Before we get into the topic of this lesson, I would like to define the term “business unit” in this course series:

A business unit does not refer to a department such as the human resources department, the manufacturing department, the logistics department, etc. in the company, but rather, for example, the railroad technology, energy technology, medical technology, etc. department. Accordingly, a business unit management manages relatively independent company units, which themselves have all departments. But now to the subject.

Today, when someone in a project tells me they have a requirement, my first reaction is: what kind of requirement? And the “what” then refers not to the content, but what granularity the requirement has. Is it a requirement from the management, already more specified from the division management? Or is it a requirement that has only arisen within a program during the course of the project? Has it already been broken down to requested performance features or even described in the department ready for implementation with all acceptance criteria? Or is it a requirement of a general nature, such as a performance definition? Is it a customer requirement, an infrastructure requirement coming from the team, or a requirement for a third-party solution needed to solve it?

In order to map this step-by-step specification of requirements from management to the participating specialist department, there are requirements objects in agile.

Fig.: Portfolio Epic – *Source reference: 07

The top requirement object is the “Portfolio Epic”. It describes a request for solution development from senior management, which in large companies is usually addressed to divisional management.

Fig.: Epic Owner – *Source reference: 07

The author of a Portfolio Epic is called the Portfolio Epic Owner and represents the business management area under whose responsibility the requirement falls. The Epic Owner is sometimes supported in his work by an Enterprise Architect. The Enterprise Architect is often an external business consultant with the experience to develop the business in the required direction.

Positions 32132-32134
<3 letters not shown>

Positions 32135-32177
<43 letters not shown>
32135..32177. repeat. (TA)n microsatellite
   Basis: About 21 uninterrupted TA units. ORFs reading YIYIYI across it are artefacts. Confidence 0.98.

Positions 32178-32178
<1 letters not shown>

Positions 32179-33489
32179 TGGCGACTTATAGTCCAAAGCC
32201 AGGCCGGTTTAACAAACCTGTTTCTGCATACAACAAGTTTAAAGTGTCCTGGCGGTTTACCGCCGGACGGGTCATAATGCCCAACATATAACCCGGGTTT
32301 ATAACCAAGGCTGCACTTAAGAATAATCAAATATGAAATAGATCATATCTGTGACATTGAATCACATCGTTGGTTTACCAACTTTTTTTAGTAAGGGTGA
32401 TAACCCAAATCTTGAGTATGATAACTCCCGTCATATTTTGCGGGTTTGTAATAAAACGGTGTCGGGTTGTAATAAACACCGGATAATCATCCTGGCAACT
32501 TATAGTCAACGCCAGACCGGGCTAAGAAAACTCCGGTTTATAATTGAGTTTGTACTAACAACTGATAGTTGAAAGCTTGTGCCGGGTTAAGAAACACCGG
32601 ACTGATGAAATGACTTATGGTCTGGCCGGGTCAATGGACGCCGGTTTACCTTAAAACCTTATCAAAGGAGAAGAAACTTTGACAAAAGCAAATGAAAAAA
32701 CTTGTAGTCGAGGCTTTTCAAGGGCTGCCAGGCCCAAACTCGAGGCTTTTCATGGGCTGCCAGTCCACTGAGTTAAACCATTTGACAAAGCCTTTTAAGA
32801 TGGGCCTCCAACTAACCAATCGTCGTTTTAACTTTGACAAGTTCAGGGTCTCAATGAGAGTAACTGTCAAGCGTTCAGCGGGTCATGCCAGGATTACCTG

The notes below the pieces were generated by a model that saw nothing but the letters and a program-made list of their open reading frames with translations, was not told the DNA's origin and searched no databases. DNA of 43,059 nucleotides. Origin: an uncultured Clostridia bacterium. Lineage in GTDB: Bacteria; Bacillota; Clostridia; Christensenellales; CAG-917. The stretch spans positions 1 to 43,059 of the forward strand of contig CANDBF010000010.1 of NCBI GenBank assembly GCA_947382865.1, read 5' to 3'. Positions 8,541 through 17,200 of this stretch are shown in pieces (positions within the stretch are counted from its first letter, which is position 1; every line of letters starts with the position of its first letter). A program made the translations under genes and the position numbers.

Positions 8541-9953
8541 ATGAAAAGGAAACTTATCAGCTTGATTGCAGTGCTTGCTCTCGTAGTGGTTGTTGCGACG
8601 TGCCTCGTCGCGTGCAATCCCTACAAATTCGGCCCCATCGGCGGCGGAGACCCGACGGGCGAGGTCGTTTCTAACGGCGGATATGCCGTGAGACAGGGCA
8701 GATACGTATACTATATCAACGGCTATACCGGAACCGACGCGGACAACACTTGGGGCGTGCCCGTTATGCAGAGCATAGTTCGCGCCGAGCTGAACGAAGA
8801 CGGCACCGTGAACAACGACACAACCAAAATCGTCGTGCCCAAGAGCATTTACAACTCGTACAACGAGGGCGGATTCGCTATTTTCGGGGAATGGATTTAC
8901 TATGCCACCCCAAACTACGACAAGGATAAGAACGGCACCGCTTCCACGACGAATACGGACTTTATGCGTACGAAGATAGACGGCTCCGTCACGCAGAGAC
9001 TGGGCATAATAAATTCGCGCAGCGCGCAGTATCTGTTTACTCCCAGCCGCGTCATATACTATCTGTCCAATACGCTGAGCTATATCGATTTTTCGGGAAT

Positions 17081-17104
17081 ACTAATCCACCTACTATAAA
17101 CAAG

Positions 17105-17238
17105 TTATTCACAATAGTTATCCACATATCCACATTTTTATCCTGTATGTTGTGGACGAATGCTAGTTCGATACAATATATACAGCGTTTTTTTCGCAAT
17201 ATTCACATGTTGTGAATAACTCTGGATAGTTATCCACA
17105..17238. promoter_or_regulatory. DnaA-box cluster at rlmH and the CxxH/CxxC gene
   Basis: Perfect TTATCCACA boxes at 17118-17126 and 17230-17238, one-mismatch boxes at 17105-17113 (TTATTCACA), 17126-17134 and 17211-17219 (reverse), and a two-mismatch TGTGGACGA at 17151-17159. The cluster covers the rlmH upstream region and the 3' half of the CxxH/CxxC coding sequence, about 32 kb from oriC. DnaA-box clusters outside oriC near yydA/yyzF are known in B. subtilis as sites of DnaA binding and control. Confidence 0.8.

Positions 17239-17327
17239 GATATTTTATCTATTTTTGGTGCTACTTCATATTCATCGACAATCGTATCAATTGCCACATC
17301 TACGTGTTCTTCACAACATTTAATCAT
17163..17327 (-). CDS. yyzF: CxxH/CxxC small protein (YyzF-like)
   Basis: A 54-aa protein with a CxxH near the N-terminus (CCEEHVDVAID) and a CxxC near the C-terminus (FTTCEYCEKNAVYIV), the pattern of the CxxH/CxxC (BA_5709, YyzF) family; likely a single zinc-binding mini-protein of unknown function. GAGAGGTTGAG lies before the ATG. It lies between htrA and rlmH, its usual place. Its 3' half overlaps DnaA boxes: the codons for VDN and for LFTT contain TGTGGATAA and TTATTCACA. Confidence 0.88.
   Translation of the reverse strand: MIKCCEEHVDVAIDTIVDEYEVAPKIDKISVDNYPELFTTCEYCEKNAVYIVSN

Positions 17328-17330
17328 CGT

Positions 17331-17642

Fig.: Capability – *Source reference: 07

Area managers typically work together to derive requirements from a Portfolio Epic, deciding whether the requirement affects the area at all, and if so, what area requirements are needed to implement it. For the requirements from the areas there is the requirement object “Capability”. The implementation of the requirement from a Portfolio Epic is usually described with several Capabilities.

Fig.: Large Solution Roles – *Source reference: 07

The division management is partially supported in its work by Solution Architects and a solution management team, which is responsible for cross-divisional solution development.

The Capabilities from the divisions are presented to the management, jointly agreed upon and, if necessary, adapted so that the Capabilities can be used by all divisions. In the interest of cost-effectiveness, it is important to avoid special solutions for areas, because all underlying requirements would otherwise have to be implemented in parallel with duplicate or multiple efforts in parallel solutions. The goal is always a solution development that works for all areas by as few project teams as possible – not only because of the reduction of effort, but also to keep the overview and the possibility of cooperation in the company as well as to remain flexible in the future in case of restructuring of the company areas.

The Large Solution level is particularly useful for large enterprises where one solution must serve multiple business units. Capability is not applicable without Large Solution level. In this case, the features for the requirement are defined immediately from the Portfolio Epic.

However, the Large Solution level is also an excellent place to organize and implement cross-program project basics. Therefore, I suggest this additional layer to anyone who has to support several programs in the project – even if it is only to serve one business unit.

In the Portfolio and Large Solution level, only strategic and technical requirements are described. It would be bad if technical requirements from the upper two levels limited or even prevented actual technical requirements at the program level. Technical requirements can therefore be described at the earliest with the expertise from the departments and their coordination with each other in the program level that now follows.

Fig.: Feature – *Source reference: 07

Depending on the scaling, a Large Solution level from the Capability or without a Large Solution level from the Portfolio Epic is used to describe the necessary Features for the requirement. Each Feature is described in a separate requirements object. The Program level is already in the middle management in the company hierarchy, i.e. IT management, personnel management, production management or, as in our focus, software development management. We also refer to these department heads in agile as Business Owners because they are responsible for their departments. We are now also in middle management because the definition of Features already requires specialist knowledge from the departments, which cannot be expected in management. In addition, at this level, the project is divided among different departments that are expected to work together to deliver a working solution. Each department then executes its Program from the project and returns as a result its partial solutions coordinated with the other Programs in terms of time and content.